Friday, September 5, 2014
D&D to the 5th and 700th
Holy crap 700th post!!! What to talk about? Well how about this?
Played the new 5th edition Dungeons and Dragons and it was a damn good time!
We ran the first part of the starter set this past weekend. We grabbed the pre-generated characters and after a few minutes we had decided. We had a human fighter with Lord Douglas of Tripsy Stumble Manor, Thoradin the nuke dropping cleric and Pann Moonwhisper the soon to be very flamboyant elven mage.
We ran over our sheets and off we went to deliver some sundries. Along the way we were ambushed by goblins. After we barely survived that encounter we went looking to find them. That lead us to a cave full of the filthy beasts, which we cleared out and found a modicum of treasure. This was not so easy for some of the party as our nobleman kept falling into pits or down sloping hallways. There was also an issue of missing against peons, but we hit the monsters when it counted.
This game felt very familiar, like 2nd edition familiar. The basic characters are the same. The same six stats are there. Now there are a lot of non-combat skill checks which we are familiar with from playing 4th edition. Combat is a D20 roll and add any bonus to hit. There are various proficiencies for skills and combat. Everyone has one attack to start and can move. Gone are all the minor, major actions and crazy combat abilities (so far they are gone who knows what will be there as levels increase). The armor class is still the higher the better since we are never going back to lower armor is better. Magic is different and I think better with new spell preparation, 0 level cantrips and swapping spell levels. It makes spell casters more than just one and done at low levels. Melee looked similar with simple swing and roll damage.
So why does it feel like 2nd edition? Simple, you start with a D6,D8,D10, or D12 in hit points. We were almost wiped out by goblin archers. We are back from the nigh unkillable heroes of 4th, to the frail everymen of 2nd. It makes every battle a risk/reward, just like the days of yore. A single combat can see your character dead really quick, even if said combat is just a dirty old goblin. The damage rolls are all just tweaked a bit from the days of D4 daggers, D8 swords and D6 maces. All the extra combat stuff is gone. It is basic swing and add, instead of power choices and crazy bonuses. It really sort of feels like a tweaked version of 2nd edition and not something entirely different like 4th edition.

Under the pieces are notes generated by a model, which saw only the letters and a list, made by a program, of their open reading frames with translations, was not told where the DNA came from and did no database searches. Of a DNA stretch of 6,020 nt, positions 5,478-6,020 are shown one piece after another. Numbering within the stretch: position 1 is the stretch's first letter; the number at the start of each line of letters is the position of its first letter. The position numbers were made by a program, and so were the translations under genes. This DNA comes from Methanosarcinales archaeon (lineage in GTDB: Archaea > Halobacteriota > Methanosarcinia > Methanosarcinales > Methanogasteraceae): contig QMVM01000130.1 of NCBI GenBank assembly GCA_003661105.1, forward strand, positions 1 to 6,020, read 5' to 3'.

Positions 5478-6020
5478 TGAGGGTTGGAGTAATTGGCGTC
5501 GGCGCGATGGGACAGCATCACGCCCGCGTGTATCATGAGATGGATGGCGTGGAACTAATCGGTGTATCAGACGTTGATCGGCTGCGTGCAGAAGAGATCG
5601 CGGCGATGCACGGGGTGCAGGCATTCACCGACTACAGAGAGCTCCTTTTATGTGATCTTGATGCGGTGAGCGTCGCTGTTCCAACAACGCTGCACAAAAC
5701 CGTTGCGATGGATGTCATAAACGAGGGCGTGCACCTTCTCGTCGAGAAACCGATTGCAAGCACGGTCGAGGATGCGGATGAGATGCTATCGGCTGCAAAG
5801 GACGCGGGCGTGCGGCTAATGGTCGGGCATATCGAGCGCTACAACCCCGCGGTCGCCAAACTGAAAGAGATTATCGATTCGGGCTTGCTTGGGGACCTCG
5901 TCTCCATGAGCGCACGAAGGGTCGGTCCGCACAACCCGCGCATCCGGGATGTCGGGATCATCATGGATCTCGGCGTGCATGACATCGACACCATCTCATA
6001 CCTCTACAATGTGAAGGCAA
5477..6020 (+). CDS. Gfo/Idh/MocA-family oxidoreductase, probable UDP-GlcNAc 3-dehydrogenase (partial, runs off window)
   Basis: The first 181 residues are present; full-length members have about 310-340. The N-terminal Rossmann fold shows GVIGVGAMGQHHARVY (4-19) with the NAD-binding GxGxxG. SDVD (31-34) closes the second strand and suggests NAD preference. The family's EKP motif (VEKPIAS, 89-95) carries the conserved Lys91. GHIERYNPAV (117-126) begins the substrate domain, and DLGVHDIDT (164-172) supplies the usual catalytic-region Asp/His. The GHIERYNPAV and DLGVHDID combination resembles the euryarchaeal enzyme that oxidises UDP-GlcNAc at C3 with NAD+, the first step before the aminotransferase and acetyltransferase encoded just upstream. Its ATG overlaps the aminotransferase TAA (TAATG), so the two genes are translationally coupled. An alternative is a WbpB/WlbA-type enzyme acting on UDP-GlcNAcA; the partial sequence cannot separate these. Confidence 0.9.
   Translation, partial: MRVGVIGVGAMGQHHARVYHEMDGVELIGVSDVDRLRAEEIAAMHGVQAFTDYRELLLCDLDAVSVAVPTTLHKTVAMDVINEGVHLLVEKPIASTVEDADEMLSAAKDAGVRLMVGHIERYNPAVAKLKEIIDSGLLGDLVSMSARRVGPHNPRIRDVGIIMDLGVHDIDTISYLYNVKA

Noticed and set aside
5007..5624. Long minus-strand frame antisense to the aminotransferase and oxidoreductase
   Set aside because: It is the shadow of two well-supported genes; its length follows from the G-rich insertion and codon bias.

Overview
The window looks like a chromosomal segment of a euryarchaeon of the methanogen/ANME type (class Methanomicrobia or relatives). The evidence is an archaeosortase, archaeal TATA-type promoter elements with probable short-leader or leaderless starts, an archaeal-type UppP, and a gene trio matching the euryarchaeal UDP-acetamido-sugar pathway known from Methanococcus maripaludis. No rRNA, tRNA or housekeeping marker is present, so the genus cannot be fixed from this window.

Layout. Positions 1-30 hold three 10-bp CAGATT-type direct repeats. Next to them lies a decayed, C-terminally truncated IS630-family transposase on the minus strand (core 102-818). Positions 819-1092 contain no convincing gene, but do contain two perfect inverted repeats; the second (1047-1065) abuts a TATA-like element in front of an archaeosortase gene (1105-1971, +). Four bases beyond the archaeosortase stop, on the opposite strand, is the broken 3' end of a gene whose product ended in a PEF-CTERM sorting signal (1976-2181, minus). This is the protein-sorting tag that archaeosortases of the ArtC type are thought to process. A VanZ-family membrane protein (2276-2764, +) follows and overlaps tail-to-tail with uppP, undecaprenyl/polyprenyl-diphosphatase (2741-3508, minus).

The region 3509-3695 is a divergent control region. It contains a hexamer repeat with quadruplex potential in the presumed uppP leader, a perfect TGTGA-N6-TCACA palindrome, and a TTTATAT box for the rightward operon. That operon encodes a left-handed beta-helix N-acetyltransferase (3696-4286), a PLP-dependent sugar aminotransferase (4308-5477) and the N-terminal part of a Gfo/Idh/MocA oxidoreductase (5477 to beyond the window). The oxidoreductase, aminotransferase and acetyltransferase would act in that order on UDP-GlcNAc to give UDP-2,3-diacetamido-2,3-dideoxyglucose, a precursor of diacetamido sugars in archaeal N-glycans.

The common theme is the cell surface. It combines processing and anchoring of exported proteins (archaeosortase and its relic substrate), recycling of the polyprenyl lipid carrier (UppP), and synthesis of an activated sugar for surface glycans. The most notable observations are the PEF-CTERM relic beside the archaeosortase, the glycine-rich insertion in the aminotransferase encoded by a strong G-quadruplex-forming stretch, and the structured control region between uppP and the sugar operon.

The new hotness seems to be this advantage/disadvantage roll. This involves rolling two D20 and taking the lowest (for disadvantage) and highest (for advantage) when making all kinds of checks. If you are not proficient with a weapon you can still use it, but at a disadvantage. This popped up a couple of times for us. I can see it becoming more common as we get into the game more. Especially in various combats and with spell effects. I like this mechanic and welcome the addition.
Every character needs the same amount of experience to level and that is awesome! The days of each class needing different amounts is gone and that is good! Plus it seems like they get you through those first few levels quickly. Hell we only needed 200 XP to reach second level. That is crazy.
There are still a lot of unknowns for this game. We just played with the pregens so there are character creation questions. Will there be a real multi-class? What races are available to play? We did not have any type of saving throw, resistance check or anything like that, so I have no idea if that is like a previous edition or something entirely new. Is the starter set spell list all there is right now? Why is the Monster Manual coming out so long after the Players handbook? What kind of treasure tables will there be? Will I buy $100 in books only to dump them like every other edition? Will this last longer than 4th?
I guess I’ll have to grab a Players Handbook and see what I can answer before I play again. Still with only one game under my belt, I think this new 5th edition will be a good time. If this is what they released instead of that mess they call 3rd edition I doubt we would have ever switched editions. If you are considered “old” and missing classic AD&D, then grab 5th edition. It feels like hanging out with a buddy you haven’t seen in many many years.
Seriously what kind of mess was 3rd edition D&D? If you have to patch it like computer software, then there is something wrong with the game. Sure it worked great on the PC (Neverwinter Nights), For those still holding onto that game version (and the 3.5 D&D/ Pathfinder world) I say leave it and jump onto 5th. It looks and feels like a damn fine, streamlined and fun system.